Help Protect Captive Tigers in the U.S.

While the disturbing circumstances surrounding Tony the truck stop tiger have received enormous attention, there are an estimated 5,000 – 10,000 additional captive tigers throughout the U.S. The majority of these big cats are classified by the federal government as “generic” tigers – tigers that are not purebred and are not in the same classification as endangered tigers in zoos (Tony, for example, is a Siberian-Bengal mix). Most of these tigers are kept as exotic “pets” and are virtually unregulated by the federal government due to a 1998 United States Fish and Wildlife Service (USFWS) rule that exempted “generic” tigers from the permit and reporting requirements that normally apply to endangered species. Due to the current lack of regulation by the federal government, there is not an accurate count of how many thousands of these tigers are living in the country, or whether they live in potentially abusive – and dangerous – conditions.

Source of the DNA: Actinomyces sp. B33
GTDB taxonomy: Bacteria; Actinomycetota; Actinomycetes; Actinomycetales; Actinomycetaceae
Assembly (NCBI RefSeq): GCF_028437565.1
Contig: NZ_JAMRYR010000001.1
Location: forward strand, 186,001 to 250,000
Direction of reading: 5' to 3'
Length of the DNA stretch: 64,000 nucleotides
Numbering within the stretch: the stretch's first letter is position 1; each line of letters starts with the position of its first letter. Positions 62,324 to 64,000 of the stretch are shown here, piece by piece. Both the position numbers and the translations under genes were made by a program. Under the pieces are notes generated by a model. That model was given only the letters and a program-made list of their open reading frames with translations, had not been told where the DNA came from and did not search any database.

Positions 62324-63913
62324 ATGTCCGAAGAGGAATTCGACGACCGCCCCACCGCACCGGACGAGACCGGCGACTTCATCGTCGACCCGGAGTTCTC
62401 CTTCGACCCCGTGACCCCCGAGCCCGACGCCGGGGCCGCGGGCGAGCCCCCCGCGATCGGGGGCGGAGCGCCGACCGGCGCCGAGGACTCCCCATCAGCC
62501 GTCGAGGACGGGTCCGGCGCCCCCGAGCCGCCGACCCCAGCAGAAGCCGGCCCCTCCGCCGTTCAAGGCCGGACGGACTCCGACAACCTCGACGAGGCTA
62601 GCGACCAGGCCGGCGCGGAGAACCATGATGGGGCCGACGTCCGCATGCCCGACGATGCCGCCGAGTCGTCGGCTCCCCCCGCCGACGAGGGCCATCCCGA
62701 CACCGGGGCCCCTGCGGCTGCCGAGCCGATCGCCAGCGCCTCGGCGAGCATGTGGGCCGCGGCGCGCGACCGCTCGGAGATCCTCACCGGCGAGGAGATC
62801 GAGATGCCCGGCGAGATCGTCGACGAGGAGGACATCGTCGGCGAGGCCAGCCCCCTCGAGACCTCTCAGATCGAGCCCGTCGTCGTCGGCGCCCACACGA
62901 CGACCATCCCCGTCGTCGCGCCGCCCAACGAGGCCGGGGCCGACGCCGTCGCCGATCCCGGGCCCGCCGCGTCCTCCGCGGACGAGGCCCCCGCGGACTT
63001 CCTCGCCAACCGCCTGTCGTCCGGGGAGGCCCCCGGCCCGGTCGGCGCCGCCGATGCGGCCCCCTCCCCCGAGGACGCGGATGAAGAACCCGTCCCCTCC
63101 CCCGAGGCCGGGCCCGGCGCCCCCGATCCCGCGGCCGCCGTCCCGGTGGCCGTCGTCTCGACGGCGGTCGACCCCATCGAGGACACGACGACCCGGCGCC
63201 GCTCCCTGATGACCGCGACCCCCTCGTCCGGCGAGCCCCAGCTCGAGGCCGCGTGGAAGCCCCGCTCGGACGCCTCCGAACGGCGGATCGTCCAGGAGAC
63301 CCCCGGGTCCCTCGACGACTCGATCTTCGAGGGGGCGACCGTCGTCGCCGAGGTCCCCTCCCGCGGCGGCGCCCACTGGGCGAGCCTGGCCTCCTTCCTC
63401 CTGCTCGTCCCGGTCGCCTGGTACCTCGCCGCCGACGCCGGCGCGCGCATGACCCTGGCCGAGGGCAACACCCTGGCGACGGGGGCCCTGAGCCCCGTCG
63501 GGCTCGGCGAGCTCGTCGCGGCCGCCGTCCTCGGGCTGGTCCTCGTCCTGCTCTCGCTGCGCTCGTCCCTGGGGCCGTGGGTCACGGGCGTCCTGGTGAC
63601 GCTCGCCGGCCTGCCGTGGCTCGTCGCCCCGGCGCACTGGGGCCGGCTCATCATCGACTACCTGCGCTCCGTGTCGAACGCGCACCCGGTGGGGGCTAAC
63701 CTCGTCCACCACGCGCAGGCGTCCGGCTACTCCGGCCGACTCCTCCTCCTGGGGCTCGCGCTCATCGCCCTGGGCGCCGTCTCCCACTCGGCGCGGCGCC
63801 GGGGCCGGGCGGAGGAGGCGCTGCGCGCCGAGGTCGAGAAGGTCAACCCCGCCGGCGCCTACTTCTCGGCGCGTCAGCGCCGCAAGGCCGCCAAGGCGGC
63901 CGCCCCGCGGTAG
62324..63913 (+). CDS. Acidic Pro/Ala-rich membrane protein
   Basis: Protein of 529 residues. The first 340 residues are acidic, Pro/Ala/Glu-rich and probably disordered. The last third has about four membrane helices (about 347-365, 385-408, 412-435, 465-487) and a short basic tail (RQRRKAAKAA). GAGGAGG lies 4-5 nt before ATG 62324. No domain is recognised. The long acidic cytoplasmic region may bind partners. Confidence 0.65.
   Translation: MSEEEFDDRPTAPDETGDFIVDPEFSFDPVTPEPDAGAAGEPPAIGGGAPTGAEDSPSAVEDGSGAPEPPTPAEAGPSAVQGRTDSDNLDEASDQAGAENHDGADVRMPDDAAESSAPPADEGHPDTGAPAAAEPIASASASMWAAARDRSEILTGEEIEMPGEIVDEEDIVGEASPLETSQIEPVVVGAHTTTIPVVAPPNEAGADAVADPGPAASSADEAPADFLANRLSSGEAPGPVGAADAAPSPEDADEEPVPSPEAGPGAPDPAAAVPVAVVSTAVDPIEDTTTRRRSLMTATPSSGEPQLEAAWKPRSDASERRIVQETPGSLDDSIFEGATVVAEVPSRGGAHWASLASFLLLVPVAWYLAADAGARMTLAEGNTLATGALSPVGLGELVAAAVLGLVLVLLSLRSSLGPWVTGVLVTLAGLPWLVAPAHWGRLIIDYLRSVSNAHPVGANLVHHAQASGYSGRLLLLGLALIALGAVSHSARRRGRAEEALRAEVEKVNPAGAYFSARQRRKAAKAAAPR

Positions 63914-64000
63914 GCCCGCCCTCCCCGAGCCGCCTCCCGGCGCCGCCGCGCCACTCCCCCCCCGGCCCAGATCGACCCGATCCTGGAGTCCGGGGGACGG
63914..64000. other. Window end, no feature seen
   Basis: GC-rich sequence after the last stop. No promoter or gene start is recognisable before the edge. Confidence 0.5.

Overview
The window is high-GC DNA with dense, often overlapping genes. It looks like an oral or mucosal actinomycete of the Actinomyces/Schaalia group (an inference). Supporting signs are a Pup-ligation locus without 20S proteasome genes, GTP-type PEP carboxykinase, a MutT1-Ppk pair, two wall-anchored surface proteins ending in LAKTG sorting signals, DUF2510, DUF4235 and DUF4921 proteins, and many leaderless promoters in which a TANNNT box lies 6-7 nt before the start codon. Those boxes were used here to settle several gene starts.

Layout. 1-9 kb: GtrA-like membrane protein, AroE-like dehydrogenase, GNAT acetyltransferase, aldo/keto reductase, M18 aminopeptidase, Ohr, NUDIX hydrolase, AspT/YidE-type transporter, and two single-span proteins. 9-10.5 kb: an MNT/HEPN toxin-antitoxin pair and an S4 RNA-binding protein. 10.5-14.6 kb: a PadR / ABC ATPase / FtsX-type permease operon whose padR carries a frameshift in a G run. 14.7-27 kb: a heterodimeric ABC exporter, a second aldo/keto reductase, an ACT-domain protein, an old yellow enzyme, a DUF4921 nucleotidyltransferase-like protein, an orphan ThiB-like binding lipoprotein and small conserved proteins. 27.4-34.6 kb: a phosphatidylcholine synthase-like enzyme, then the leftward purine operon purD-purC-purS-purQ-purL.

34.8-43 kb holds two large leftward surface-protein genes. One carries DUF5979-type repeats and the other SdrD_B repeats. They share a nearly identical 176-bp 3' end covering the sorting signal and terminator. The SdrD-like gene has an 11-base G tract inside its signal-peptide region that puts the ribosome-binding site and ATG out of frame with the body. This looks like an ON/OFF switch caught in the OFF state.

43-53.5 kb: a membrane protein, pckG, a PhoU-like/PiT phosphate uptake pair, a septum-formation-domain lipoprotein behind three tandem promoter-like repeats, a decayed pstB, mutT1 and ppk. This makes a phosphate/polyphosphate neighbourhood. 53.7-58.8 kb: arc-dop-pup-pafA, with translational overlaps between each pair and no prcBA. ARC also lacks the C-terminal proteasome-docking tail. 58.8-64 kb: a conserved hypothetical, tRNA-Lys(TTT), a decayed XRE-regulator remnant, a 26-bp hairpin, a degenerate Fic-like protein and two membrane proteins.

After years of pressure by tiger advocates, the USFWS, on August 22, published a proposed rule that would eliminate this generic tiger exemption. Should it be adopted, all tigers in the country, regardless of their lineage, would be better tracked and regulated by the federal government. People who own these tigers would be required to report annually on the number of tigers they have in captivity and on activities involving the tigers. Until this information becomes available, there is only anecdotal knowledge about the extent and whereabouts of the tiger population in this country. Such critical information could play a vital role in advancing laws that acknowledge and protect these currently “invisible” animals.

Take Action!
The USFWS is accepting comments on this proposed change through October 21, 2011 and your help is crucially needed! Please submit a comment in support of the proposal to eliminate the exemption for “generic” tigers today. Your support will help demonstrate to the USFWS that Americans are deeply concerned about better protections and oversight for captive tigers. 

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